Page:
|A prison officer, left, escorts Julian Simmonds, right, and Toby Harnden, handcuffed together, while waiting to appear in court in Norton|
Two British journalists accused of breaking Zimbabwe's media and immigration laws have been put on trial.
Chief correspondent Toby Harnden and photographer Julian Simmonds who work for a British weekly, The Sunday Telegraph, have gone on trial in a small town 40 kilometers north of Harare. They were arrested last Thursday as millions of Zimbabweans went to the polls to cast their vote in an election which delivered a massive victory for President Robert Mugabe's ZANU-PF.
State prosecutor Albert Masama told the court that the journalists had come to Zimbabwe to cover the election. "The accused persons had no right to cover the elections because they had no accreditation and had no right to stay in the country beyond March 28," he said.
The prosecutor said the two flew into Harare and met unnamed members of the opposition Movement for Democratic Change.
The lawyer defending the journalists, Beatrice Mtetwa, said the men had valid visas and believed they were in Zimbabwe legally when they were arrested. She said the two were tourists and visited such resorts as the Victoria Falls.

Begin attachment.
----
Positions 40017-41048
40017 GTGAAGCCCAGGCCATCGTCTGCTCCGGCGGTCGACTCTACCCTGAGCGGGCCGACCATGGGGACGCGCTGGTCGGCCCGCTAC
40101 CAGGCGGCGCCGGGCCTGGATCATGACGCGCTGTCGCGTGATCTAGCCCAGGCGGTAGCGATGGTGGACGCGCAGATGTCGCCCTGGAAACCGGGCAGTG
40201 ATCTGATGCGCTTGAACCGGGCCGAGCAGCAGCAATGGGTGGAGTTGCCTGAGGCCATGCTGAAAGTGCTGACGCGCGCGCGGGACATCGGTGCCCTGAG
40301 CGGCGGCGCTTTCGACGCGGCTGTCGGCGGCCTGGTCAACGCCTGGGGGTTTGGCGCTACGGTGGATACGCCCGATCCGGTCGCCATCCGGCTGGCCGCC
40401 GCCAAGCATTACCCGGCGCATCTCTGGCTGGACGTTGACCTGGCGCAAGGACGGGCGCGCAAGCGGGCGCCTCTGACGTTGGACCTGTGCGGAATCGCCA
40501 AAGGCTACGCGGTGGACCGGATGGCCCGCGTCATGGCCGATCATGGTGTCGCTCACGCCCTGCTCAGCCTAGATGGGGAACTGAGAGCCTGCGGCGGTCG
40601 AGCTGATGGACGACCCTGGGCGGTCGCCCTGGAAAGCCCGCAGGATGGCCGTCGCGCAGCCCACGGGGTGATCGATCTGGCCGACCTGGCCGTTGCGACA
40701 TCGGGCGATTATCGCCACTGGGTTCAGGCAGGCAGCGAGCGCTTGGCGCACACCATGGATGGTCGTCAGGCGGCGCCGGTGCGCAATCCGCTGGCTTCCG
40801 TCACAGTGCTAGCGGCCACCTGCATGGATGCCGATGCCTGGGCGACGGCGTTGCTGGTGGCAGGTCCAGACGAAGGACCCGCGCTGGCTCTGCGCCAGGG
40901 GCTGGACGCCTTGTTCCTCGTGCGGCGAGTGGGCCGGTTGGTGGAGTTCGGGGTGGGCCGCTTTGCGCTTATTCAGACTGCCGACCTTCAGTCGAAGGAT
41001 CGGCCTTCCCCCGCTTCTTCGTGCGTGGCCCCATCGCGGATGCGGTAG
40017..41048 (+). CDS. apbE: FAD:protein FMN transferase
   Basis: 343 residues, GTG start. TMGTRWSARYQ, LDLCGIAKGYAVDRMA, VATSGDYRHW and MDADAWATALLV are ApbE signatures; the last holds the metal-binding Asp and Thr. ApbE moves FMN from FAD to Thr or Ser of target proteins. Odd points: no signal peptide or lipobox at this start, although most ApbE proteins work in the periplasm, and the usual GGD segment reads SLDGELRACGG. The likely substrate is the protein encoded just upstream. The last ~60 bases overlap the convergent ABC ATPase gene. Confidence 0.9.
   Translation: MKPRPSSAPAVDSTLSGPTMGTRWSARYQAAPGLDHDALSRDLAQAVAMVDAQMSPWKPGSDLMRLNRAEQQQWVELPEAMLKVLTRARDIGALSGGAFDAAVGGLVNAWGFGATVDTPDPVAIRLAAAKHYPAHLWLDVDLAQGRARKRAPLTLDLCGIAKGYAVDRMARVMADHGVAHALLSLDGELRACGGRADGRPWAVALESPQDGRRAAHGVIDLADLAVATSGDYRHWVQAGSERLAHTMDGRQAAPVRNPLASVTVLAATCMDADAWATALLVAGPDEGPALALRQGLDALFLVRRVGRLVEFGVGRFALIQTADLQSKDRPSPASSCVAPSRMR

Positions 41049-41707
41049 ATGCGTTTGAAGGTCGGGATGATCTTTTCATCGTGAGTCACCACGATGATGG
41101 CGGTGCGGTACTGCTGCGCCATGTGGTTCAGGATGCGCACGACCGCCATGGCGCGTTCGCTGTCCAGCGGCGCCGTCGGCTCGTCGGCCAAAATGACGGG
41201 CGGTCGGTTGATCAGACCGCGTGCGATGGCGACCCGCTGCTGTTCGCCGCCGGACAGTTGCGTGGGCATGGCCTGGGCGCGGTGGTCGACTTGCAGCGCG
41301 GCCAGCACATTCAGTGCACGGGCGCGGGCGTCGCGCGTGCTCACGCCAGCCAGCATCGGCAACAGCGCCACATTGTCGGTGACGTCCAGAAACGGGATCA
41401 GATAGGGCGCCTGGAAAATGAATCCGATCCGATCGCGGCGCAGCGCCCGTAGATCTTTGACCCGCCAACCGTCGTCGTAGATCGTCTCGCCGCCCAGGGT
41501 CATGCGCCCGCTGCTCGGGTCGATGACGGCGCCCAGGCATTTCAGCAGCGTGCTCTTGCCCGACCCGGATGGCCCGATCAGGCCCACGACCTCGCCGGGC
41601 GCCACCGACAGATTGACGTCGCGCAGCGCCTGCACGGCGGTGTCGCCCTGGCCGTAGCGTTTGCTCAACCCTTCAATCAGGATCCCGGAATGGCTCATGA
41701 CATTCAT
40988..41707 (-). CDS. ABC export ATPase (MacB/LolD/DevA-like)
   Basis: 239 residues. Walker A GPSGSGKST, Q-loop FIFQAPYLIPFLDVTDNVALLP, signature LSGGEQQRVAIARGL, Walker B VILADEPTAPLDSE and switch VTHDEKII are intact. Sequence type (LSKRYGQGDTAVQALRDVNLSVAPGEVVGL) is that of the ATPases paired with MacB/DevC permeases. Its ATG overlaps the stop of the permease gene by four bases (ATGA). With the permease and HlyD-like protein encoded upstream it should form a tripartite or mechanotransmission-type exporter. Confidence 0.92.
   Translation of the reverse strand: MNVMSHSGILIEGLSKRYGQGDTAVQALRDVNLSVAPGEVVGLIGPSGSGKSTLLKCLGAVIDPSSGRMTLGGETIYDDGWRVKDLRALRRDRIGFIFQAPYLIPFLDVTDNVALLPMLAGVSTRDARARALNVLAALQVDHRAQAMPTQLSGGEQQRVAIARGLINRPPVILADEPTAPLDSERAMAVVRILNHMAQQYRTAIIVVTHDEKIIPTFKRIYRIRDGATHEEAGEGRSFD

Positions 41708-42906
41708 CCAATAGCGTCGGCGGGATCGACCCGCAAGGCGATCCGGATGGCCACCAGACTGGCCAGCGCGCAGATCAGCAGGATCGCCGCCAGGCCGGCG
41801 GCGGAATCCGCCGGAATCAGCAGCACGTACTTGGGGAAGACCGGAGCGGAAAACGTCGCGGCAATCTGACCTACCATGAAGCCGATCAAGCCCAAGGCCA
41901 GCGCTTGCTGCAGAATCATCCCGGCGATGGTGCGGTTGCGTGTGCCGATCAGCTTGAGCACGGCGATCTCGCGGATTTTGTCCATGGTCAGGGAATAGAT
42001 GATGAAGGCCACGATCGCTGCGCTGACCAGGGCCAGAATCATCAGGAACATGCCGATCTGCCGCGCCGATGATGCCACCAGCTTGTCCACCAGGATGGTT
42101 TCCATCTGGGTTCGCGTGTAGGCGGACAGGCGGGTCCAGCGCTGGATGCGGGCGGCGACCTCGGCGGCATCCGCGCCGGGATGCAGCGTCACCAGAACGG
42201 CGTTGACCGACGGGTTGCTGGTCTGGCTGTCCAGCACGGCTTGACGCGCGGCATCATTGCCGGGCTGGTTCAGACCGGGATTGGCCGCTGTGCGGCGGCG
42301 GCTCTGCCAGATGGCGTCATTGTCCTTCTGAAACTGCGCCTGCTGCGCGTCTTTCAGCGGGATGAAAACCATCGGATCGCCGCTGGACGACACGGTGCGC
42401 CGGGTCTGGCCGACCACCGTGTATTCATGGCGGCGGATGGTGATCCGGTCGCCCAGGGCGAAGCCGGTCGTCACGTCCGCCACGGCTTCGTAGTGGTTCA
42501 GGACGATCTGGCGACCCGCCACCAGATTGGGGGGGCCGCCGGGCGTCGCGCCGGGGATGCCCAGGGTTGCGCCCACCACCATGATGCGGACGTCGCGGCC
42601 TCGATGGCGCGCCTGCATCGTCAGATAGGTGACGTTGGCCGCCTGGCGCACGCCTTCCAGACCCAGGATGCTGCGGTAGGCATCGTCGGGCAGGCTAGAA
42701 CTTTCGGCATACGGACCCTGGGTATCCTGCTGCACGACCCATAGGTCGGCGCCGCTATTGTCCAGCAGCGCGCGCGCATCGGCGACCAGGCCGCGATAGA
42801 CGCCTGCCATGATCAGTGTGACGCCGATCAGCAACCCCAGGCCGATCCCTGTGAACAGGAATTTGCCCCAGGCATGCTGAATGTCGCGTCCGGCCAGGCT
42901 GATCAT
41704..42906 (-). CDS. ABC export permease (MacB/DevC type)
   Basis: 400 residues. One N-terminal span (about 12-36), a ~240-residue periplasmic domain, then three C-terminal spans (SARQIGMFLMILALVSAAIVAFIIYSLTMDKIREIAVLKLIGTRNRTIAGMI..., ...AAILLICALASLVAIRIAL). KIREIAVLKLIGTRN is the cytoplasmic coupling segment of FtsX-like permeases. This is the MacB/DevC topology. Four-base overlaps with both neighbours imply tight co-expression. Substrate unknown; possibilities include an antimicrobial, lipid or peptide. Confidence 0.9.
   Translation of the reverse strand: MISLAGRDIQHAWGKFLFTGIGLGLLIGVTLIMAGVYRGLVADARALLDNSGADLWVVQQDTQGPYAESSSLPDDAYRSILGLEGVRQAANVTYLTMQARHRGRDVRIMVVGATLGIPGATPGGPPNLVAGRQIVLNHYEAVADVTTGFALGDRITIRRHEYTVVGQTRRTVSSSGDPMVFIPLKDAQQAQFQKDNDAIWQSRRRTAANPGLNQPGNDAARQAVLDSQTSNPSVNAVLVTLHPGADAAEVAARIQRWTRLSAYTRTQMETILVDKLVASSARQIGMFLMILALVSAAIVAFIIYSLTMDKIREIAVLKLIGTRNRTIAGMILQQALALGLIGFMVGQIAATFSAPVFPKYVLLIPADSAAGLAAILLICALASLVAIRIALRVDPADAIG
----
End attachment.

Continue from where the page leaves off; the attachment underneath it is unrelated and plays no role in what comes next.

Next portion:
The more serious charge is that the two men broke the Access to Information and Protection of Privacy Act, which requires all journalists working in Zimbabwe to obtain accreditation by the state media commission.
According to prosecution, Mr. Simmonds was arrested after he was seen taking photographs of a line of voters at a polling station. Both journalists are being held in custody pending trial.
Since the media law has been adopted three years ago, Zimbabwe police have arrested, beaten up and deported dozens of journalists.
More than 200 journalists were accredited to cover last week's elections, but many more had their applications rejected.